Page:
26th August 2013: MISC

Two things.  1. My Dance Academy Episode is airing tonight on ABC3 at 6pm.

2. My sessions at The Brisbane Writers Festivalhttp://www.bwf.org.au

Wednesday 4th September, 12.45-1.30, Venue: Maiwar Green (Between Gallery of Modern Art and State Library  of Queensland building)

Thursday 5th September, 9.45-10.30 and 12.45-1.30 @ Maiwar Green

Friday 6th September, 12.45-1.30 @ Aud 1 State Library Queensland

Saturday 7th September, Myths, Dreams and Other Worlds with Garth Nix, Kim Wilkins, Angela Slatter and me, 10.00-11.00am @ State Library of Queensland (Fantasy)

Saturday 7th September, The Book was Better with Eddie Campbell, Terry Hayes, Jackie Ryan and me, 2.30-3.30pm @ State Library of Queensland (Film)

21 August: Interviewing Will Kostakis

In 2005 I was teaching, and it wasn’t a rare thing for my students to have a whinge about the fact that whatever they were given to read was written by some dead dude or their elderly teacher (I was in my thirties).  So one day, I gave them a short story written by a kid who had just won The Sydney Morning Herald Young Writer of the Year Award.  It was called “Bing Me” and it introduced me to a young writer named William Kostakis.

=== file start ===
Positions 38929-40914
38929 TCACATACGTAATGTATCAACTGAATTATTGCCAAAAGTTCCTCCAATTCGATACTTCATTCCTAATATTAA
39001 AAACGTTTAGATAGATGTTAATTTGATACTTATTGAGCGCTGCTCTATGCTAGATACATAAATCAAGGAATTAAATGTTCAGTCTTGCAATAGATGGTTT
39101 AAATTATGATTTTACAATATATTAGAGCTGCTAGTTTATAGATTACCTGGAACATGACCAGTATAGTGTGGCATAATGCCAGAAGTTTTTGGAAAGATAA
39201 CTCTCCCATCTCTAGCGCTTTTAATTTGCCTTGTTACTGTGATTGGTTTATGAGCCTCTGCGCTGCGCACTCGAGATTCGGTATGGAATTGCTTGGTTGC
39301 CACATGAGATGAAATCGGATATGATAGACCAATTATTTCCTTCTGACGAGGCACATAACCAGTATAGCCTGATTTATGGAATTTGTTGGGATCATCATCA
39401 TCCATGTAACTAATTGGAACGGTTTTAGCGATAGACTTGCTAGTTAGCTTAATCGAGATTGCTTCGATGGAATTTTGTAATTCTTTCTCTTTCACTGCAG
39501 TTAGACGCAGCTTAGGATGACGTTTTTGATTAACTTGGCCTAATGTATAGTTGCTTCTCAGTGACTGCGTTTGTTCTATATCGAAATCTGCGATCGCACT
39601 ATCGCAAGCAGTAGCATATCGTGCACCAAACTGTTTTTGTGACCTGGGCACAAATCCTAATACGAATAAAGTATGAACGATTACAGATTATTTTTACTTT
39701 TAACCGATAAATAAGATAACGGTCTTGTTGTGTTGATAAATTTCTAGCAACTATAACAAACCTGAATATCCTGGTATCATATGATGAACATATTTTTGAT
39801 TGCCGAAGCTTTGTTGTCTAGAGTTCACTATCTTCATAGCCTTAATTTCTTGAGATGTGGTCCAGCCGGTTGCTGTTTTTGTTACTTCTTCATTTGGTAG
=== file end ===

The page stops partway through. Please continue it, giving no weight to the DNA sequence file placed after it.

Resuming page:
The First Third-1

Now he’s released his second novel. The First Third resonated with me on a number of levels. For anyone who’s read my work, the grandmothers are important (Nonna Katia, Yata, Nanni Grace and, of course, Lirah).

So here’s Will Kostakis, a synopsis of his novel, and a few questions I asked him.



Life is made up of three parts: in The First Third, you’re embarrassed by your family; in the second, you make a family of your own; and in the end, you just embarrass the family you’ve made. That’s how Billy’s grandmother explains it, anyway. She’s given him her bucket list (cue embarrassment), and now, it’s his job to glue their family back together. No pressure or anything. Fixing his family’s not going to be easy and Billy’s not ready for change. But as he soon discovers, the first third has to end some time. And then what?

It’s a Greek tragedy waiting to happen.